Thomas v. Bryant, No. 09-11658 (11th Cir. 8/20/10): The Florida Department of Corrections can't just willy-nilly pepper spray inmates who may be mentally ill and unable to control their behavior, the 11th Cir. said. Doing so is cruel and unusual punishment. The corrections officers must consult with mental health professionals before resorting to such tactics.

US v. Dotson, No. 09-30149 (9th Cir. 8/17/10): The Assimilative Crimes Act assimilates Washington state's law against furnishing liquor to minors.

US v. Pineda-Doval, No. 08-10240 (9th Cir. 8/10/10): The trial court's refusal to let a defendant charged with transporting illegal aliens resulting in death present evidence concerning the Border Patrol's policies on the use of spike strips to stop fleeing vehicles violated the defendant's right to present a complete defense. The accident that caused the death of 10 passengers occurred when the defendant swerved to avoid such a strip and rolled the SUV he was driving. Defendant sought to show that the agents did not comply with relevant policies. The Court agreed that he was denied his only defense. However, the error was harmless because no reasonable jury would conclude that the agents' negligence, if there was any, was so extraordinary that it would be unfair to hold the defendant responsible.

US v. Holstein, No. 09-2822 (7th Cir. 8/18/10): A lawyer was guilty of bankruptcy fraud and false statements based on his firm's efforts to conceal its representation of supposedly pro se bankruptcy filers. The clients didn't know they were pro se, and the lawyer didn't tell them he was about to suspended from the practice of law, he misrepresented to the bankruptcy court that the filers were pro se, and he did it all to conceal the fact he was practicing without a license. The court rejected the lawyer's attempts to blame it all on his paralegal.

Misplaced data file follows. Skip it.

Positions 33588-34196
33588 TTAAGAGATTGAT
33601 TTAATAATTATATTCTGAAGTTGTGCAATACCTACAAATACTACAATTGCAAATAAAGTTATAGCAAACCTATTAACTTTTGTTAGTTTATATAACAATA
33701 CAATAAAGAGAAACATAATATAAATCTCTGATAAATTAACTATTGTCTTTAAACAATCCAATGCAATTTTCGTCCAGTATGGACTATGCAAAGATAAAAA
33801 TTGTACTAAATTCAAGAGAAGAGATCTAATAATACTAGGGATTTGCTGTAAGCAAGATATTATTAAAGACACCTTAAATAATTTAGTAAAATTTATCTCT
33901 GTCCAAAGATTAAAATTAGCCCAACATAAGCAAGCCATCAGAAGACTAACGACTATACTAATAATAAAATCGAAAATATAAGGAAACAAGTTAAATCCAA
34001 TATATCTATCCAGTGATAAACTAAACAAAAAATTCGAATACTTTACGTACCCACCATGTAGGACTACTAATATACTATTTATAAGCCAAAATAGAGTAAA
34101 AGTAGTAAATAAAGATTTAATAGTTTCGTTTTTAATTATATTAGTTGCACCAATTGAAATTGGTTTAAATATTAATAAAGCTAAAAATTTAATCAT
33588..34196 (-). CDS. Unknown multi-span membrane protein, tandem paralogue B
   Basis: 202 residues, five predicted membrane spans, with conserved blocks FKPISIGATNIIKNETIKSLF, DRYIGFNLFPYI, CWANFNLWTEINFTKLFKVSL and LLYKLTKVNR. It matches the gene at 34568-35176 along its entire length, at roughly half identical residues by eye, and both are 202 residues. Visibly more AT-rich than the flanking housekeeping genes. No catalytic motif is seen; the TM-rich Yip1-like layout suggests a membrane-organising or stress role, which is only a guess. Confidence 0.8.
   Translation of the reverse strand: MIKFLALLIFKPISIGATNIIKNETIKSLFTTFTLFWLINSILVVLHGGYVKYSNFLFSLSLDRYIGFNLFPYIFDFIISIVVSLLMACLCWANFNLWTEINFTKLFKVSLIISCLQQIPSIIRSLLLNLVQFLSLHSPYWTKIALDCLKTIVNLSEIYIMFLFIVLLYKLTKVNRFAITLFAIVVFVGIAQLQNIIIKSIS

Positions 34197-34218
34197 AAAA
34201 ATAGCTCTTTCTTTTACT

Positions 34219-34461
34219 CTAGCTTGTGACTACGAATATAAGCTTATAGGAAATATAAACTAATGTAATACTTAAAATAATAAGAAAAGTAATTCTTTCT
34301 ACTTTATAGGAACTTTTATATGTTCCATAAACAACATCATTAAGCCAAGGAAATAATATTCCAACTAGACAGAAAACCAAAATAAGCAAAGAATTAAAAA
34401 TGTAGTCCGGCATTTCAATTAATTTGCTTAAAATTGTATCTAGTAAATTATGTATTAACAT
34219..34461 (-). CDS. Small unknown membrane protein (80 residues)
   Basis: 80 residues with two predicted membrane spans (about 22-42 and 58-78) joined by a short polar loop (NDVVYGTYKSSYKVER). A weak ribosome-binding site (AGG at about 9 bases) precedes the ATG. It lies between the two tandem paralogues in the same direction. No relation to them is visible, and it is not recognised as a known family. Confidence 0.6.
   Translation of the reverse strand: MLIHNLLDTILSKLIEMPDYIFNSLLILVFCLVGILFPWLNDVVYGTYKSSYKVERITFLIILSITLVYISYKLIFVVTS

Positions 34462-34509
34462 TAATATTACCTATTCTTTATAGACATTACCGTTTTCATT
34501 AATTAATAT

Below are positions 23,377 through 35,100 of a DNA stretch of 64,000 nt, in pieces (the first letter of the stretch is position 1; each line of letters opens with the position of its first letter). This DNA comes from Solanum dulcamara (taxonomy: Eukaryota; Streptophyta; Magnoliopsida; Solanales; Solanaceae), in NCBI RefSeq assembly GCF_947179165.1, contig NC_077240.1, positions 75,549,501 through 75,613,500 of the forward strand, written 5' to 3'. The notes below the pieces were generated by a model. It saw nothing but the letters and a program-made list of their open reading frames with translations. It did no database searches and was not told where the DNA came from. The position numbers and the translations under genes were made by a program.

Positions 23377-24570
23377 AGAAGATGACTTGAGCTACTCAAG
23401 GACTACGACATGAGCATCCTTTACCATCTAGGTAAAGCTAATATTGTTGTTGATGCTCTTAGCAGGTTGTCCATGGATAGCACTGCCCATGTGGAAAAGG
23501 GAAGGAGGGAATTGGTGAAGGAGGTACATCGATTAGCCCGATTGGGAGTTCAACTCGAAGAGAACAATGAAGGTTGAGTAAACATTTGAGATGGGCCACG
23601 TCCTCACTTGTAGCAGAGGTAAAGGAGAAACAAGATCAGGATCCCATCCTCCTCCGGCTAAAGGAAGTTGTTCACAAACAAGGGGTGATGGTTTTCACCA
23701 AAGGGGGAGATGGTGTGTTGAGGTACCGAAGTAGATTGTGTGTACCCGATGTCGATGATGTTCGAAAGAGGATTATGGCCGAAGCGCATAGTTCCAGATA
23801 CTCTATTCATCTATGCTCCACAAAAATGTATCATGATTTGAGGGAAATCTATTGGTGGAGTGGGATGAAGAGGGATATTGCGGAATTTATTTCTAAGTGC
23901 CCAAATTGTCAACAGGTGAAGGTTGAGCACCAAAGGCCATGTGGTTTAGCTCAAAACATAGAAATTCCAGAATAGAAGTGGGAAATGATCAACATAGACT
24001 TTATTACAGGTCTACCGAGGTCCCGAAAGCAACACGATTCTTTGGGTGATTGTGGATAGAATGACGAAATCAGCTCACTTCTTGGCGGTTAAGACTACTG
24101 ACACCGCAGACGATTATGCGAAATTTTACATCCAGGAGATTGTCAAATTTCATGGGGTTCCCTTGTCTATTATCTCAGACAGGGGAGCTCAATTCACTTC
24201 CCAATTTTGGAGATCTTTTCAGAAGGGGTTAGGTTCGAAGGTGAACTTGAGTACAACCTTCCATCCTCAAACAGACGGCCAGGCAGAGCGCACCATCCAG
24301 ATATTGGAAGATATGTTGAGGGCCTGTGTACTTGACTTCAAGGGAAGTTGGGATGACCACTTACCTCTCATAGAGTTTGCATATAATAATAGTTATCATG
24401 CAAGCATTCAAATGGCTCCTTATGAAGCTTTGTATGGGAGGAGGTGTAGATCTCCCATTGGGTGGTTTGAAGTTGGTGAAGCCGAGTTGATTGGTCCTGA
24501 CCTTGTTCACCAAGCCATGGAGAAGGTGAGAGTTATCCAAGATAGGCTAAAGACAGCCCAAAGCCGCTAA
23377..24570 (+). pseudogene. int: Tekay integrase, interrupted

Riva v. Ficco, No. 08-1998 (1st Cir. 8/5/10): A petitioner's mental illness can be a basis for equitably tolling the AEDPA's onerous deadline.

Price v. Pierce, No. 08-1402 (7th Cir. 8/13/10): but a motion seeking post-conviction DNA testing under state law is not "collateral review" sufficient to toll the AEDPA deadline for filing a federal habeas petition.

US v. Green, No. 08-5548 (2d Cir. 8/13/10): A condition of supervised release prohibiting the defendant from wearing any colors commonly displayed by criminal street gangs was unconstitutionally vague. The Court notes one law enforcement agency says that gang colors can range from white t-shirts to blue, black, red, green, brown or purple clothes. So what can a poor supervisee wear? Pink? Plaid?

Friday, September 10, 2010

Sufficient Evidence Supported Bank Robbery Conviction

US v. Wakefield, 09-4133, 2010 WL ------, (10th Cir. 8/12/10)